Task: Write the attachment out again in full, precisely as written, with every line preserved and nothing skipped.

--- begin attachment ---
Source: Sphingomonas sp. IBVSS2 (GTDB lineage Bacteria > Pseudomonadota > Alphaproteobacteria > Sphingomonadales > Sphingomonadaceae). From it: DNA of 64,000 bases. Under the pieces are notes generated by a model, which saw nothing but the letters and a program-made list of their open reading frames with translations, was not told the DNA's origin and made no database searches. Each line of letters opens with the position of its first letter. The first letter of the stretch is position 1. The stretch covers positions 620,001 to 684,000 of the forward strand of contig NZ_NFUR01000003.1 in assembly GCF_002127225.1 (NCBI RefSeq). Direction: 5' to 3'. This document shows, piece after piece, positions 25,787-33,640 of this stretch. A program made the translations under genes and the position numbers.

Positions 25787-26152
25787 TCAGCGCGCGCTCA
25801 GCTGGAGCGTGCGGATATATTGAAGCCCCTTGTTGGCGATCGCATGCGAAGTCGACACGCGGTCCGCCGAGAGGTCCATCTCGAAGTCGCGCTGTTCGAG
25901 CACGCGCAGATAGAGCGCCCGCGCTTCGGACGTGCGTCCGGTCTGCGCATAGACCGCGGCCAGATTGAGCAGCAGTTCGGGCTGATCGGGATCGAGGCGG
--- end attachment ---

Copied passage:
Source: Sphingomonas sp. IBVSS2 (GTDB lineage Bacteria > Pseudomonadota > Alphaproteobacteria > Sphingomonadales > Sphingomonadaceae). From it: DNA of 64,000 bases. Under the pieces are notes generated by a model, which saw nothing but the letters and a program-made list of their open reading frames with translations, was not told the DNA's origin and made no database searches. Each line of letters opens with the position of its first letter. The first letter of the stretch is position 1. The stretch covers positions 620,001 to 684,000 of the forward strand of contig NZ_NFUR01000003.1 in assembly GCF_002127225.1 (NCBI RefSeq). Direction: 5' to 3'. This document shows, piece after piece, positions 25,787-33,640 of this stretch. A program made the translations under genes and the position numbers.

Positions 25787-26152
25787 TCAGCGCGCGCTCA
25801 GCTGGAGCGTGCGGATATATTGAAGCCCCTTGTTGGCGATCGCATGCGAAGTCGACACGCGGTCCGCCGAGAGGTCCATCTCGAAGTCGCGCTGTTCGAG
25901 CACGCGCAGATAGAGCGCCCGCGCTTCGGACGTGCGTCCGGTCTGCGCATAGACCGCGGCCAGATTGAGCAGCAGTTCGGGCTGATCGGGATCGAGGCGG